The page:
Monday, October 4, 2010

Corporations and the future of our democracy

It is hard to get perspective on the times in which we live, but In the United States now it seems that we may be in the first stages of some strange power shift. The economic benefits conferred by corporations may be now outweighed by the political harm they cause.

These thoughts come to mind after reading the news this morning. First, a Washington Post article about the level of corporate spending in this year's election. Millions of dollars are being spent - much of it on misleading and outright deceptive advertising. The bulk of this advertising and money supports conservative Republican candidates. Candidates who are pledged to support policies that support wealthy people and large corporations. Because of recent Supreme Court decisions - decisions by an extremely conservative Supreme Court - the donors do not even have to reveal who they are.

And what are these corporations doing for the nation economically? Not so much. They are profiting from government policies - sometimes from the very policies they criticize. The New York Times has an article about the billions of dollars they are borrowing at rock-bottom rates, essentially sucking cash out of the economy. What are they doing with this cash? Nothing. Absolutely nothing. Sitting on it. Waiting for the economy to recover - so they can more profitably invest the money they have borrowed so cheaply. No one has the incentive to go out and make the gamble to spend the money first. We cannot count of private industry to help the nation in its current economic woes.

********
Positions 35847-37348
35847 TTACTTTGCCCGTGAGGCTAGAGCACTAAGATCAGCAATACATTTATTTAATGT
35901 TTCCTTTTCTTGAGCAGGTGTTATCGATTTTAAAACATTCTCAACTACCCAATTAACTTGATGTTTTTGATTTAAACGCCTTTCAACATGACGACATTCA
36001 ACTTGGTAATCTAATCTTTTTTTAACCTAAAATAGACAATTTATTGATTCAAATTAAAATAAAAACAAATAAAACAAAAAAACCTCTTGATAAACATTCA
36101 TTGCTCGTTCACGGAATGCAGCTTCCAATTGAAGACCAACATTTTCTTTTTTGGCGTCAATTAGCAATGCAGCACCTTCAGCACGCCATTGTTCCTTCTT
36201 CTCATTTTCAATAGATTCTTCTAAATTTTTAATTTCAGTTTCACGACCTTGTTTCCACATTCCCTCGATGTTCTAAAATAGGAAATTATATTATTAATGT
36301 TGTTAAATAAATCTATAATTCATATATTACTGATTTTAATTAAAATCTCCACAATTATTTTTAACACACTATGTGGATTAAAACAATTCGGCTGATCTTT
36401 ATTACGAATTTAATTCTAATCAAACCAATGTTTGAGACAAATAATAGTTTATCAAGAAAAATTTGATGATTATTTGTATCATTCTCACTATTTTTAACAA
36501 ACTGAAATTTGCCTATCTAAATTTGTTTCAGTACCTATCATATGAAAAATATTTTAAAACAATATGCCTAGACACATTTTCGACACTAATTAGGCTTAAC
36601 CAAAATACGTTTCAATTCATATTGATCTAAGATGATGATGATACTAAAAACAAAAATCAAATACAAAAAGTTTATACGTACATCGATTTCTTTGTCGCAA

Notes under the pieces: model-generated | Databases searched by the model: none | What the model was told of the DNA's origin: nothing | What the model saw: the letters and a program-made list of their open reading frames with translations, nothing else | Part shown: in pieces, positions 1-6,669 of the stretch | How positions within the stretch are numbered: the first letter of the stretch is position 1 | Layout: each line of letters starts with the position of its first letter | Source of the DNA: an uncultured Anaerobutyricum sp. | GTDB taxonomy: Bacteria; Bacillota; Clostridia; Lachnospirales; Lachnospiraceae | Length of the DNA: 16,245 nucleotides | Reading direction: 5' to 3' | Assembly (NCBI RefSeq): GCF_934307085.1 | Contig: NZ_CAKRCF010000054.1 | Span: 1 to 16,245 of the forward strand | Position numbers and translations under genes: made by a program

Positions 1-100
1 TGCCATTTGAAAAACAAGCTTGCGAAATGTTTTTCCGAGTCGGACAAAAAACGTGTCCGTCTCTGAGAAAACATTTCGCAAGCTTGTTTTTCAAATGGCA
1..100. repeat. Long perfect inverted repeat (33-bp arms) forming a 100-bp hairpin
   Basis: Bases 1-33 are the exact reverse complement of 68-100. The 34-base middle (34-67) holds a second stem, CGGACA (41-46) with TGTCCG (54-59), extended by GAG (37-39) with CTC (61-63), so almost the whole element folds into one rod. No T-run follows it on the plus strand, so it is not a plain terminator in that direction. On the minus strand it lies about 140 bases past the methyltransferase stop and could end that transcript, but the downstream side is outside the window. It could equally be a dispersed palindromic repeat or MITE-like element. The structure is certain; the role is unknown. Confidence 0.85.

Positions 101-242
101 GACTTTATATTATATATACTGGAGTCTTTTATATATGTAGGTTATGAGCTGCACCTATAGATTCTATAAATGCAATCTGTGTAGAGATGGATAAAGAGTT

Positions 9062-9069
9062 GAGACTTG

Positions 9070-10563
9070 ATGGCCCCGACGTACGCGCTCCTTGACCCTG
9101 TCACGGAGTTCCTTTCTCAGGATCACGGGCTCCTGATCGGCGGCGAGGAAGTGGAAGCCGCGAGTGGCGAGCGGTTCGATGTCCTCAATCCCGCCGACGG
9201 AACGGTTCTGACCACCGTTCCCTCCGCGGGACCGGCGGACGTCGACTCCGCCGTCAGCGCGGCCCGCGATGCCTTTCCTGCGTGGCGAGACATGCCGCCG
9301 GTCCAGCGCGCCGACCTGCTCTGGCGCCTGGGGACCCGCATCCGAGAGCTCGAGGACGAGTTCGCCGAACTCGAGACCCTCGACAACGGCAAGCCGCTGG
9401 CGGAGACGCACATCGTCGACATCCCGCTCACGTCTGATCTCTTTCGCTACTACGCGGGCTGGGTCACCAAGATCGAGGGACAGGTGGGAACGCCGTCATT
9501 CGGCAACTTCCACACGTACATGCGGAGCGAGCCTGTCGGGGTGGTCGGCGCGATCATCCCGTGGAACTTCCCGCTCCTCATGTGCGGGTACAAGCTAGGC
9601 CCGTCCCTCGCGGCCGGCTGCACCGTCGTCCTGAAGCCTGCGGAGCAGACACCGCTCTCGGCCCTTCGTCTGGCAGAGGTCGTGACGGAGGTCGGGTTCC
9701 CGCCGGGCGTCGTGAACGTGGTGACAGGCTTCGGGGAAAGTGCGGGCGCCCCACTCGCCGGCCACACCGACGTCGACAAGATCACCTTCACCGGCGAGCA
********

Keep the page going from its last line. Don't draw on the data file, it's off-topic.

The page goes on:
In short, the nation's relationship with its corporations may be tipping. Corporations for roughly the last 150 years have played a dominant role in our political and economic life. And large corporations, of course, have always inflicted some harm on society. Take W.R. Grace Inc., which poisoned the populations of entire communities. Companies such as the Anaconda Copper Mining Company killed and beat workers who sought higher wages. C. Wright Mills argued more than 50 years ago that large corporations enervated the nation's very soul. On the other hand, the corporation as a financial entity also allowed profitable investment of capital and economic development for the country as a whole. Incorporated businesses can raise money through stock sales, ideally using the capital to invest profitably and benefitting stockholders and the rest of society. But what economic development are corporations offering now? Not much. At the same time, the harm corporations inflict on our democracy is steadily growing.

1 comment:

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